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Economic penalties of having children.

As more females join the labor force--about 1,000,000 a year since 1950--the economic trade-off between career and children is becoming increasingly important. To see what price they pay for combining kids and a career, Martha N. Ozawa, a social work professor at Washington University, examined the earnings history of some 700,000 American women. She found that the more offspring a woman has, particularly a white woman, the less she'll earn over the course of her lifetime. "The bottom line is that women, not men, are economically penalized for having children."

Ozawa argues that, before females can earn equal pay for equal work, the effect of children on women's income must be neutralized. "It's the ultimate breakthrough issue women face in overcoming pay disparity." Traditionally, economists have ignored the effect of children on women's earnings because child rearing and working outside the home were both considered matters of choice, but that no longer is a factor in most women's decision to work outside the home. Income from wives' paychecks allows some 8,000,000 American families to stay above the poverty line, and without these earnings, the poverty rate of those families would double.

One reason they make less is because they take time out to have kids at a time when men and childless women are investing heavily in their careers. "It's not the income loss during leave. It's the fact that it all happens at such a crucial time. Other workers are increasing their per-hour wage rate, getting job training and generally improving themselves, careerwise."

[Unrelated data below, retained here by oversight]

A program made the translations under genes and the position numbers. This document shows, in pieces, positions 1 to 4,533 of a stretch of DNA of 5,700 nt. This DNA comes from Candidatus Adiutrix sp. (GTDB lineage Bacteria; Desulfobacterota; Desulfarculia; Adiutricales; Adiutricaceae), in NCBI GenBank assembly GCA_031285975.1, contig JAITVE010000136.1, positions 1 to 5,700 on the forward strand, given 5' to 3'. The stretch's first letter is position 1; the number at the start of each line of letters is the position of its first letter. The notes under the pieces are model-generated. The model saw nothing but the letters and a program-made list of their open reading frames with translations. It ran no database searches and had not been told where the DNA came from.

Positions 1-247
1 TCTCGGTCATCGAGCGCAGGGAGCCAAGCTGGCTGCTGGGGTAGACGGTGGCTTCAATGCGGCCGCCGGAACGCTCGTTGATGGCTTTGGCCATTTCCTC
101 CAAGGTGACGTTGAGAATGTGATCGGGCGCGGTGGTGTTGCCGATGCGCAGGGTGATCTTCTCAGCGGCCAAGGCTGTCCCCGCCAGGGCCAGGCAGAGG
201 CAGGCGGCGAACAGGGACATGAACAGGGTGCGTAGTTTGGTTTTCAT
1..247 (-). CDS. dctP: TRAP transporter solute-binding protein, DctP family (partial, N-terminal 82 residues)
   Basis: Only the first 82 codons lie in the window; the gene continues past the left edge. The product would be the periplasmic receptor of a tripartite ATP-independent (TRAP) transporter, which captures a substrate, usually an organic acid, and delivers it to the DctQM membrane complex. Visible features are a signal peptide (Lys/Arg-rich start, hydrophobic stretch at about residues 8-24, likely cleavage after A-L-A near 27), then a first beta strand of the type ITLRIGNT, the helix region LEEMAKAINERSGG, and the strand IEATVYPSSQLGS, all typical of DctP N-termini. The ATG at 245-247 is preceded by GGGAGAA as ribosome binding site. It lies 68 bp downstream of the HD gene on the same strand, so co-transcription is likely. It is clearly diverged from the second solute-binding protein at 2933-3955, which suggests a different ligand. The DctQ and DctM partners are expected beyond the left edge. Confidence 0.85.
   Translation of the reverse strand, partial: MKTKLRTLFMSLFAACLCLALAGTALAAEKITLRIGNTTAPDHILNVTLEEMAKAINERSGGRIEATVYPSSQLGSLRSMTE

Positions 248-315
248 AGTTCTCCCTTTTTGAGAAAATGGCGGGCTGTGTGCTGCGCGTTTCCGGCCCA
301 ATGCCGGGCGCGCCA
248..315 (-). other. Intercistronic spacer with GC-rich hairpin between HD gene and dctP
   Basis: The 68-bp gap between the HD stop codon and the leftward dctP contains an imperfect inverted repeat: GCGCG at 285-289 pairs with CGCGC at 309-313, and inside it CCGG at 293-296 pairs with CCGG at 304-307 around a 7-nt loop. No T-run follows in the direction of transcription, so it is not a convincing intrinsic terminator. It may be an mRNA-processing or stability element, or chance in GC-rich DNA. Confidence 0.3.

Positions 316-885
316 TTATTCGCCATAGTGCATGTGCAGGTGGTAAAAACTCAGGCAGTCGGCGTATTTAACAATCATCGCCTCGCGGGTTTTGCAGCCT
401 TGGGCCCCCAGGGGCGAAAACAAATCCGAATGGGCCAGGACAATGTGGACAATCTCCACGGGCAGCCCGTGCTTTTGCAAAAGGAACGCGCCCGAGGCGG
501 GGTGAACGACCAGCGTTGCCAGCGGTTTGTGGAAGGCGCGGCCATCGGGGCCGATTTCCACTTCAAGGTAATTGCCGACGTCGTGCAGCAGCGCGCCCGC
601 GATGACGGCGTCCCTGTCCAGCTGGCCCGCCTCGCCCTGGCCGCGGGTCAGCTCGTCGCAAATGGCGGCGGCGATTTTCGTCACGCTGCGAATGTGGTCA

The average annual earnings of females with kids rarely reach the same level as that of childless women, despite the fact that those with children try to "catch up" in the labor market by going back to work after their childbearing years. Ozawa found that, when the women in the study were in their 30s, a greater proportion of those without children were employed. When the women were in their late 40s and older, the reverse was true--a greater proportion of women with children worked.

She warns that the social implications behind this issue could be devastating. With the cost of having a child and even temporarily staying at home increasing, the already low fertility rate among well-educated women could plummet even further. "The logic behind this issue is that more babies will come from lower-educated women--those who won't be forgoing much income to have babies ... unless society makes it possible for women to have both children and a job, we will suffer consequences. More and more women may have to decide not to have babies."
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Publication:USA Today (Magazine)
Date:Apr 1, 1993
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